Hi all, I have just undertaken a clutch replacement on a colleagues Stelvio NTX. The job took some time but following the manual it was fairly straight forward. Hoever two questions have been raised. 1)Where does the rubber pad, item 13 on page 34.63 part number 883127 fit? It dropped out as the engine was lowered so I never saw where it came from. My best guess is that it sits on top of the flat part of the alternator to prevent chafing of the wiring loom which sits directly above it. 2) the small rectangular plastic cover at the top left hand side of the timing chest is not mentioned in the manual and it has to be removed to allow the timing chest past the upper frame supports. It is a real bugger to get to as the fixing bolts are hidden behind the aforementioned left hand frame tube. there is nothing behind the cover (item 5 on page 34.47 part number 976554) my question is what used to be behind the cover and what doesn’t it exist anymore? If anyone needs to remove the Stelvio engine from the frame please note: this cover needs to be removed and later replaced. this was the most fiddly job within the whole clutch replacement exercise. Cheers Phil
I have read that the rectangular cover on the top left side of the timing cover was originally some kind of breather but it was just blocked off on later models.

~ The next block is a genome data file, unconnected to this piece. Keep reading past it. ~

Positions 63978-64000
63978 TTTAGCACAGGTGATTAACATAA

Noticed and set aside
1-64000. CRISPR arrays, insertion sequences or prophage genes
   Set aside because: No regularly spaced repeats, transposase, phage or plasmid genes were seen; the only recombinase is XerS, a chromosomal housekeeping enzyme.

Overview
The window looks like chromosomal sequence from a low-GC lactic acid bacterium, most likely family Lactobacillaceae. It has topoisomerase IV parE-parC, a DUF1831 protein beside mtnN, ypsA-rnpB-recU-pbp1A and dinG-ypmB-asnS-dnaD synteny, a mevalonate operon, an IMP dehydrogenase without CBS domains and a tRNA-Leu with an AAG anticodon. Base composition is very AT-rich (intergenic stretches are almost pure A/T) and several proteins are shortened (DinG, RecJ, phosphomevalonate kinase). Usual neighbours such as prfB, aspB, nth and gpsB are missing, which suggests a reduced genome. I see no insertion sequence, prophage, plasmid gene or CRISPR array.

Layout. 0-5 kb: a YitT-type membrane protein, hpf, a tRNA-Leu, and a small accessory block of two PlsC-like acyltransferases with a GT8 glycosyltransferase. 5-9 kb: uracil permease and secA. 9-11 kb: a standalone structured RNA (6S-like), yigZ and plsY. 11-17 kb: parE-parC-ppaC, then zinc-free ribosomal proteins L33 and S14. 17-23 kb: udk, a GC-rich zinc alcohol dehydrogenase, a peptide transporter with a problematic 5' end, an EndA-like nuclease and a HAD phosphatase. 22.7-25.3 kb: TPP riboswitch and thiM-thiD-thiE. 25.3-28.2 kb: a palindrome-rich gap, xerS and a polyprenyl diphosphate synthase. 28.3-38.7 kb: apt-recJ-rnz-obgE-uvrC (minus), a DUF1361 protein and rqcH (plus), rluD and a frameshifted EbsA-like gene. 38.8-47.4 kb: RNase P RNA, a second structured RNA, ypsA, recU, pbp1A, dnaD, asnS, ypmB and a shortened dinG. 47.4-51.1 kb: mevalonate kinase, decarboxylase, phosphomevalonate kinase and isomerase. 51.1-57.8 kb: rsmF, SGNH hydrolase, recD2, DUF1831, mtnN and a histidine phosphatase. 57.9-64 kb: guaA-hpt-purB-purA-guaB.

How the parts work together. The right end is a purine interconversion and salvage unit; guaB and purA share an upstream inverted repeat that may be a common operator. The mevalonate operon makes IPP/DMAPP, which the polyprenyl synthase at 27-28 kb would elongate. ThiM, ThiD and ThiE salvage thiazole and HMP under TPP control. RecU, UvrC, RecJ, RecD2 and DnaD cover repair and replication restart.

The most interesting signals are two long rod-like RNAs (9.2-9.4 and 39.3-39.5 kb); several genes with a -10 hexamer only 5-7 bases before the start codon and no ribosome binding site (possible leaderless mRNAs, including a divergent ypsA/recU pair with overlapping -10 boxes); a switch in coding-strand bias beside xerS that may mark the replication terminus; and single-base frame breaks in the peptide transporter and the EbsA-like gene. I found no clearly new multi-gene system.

Very Moto Guzzi
Thanks for the reply.
Another question. Does anyone know what a Moto Guzzi agency charges for the labour for doing a Stelvio clutch replacement? either in hours or Pounds. I spent about 30 hours on the job but that included cleaning and re-greasing all suspension bearing along with the swing arm taper rollers, Helicoiling the gearbox drain plug, lubricating the starter motor “bendix”, checking the alternator belt tension, changing all oils and filters etc.
Thanks in advance, Phil
I’ve had discussions recently with the MG dealer in N. Wales about replacing the clutch on my 2013 Stelvio. My impression is that it will be something like 12-15 hours; i.e. 2 days.
Thanks David. It took me about double that time but I cleaned and greased all suspension bearings, as well as swing arm taper rollers. Obviously doing the job for the first time on a CARC machine is a bit daunting but the only real issue is the need to be able to lift the rear end as the centre stand has to be removed. An old Tonti engine stand was also very useful in making it possible to lower, and then raise, the engine unit slowly and accurately. The job is now complete and everything appears to be good. The owner says the clutch is now smooth and quiet and gear changes are better than before. Cheers Phil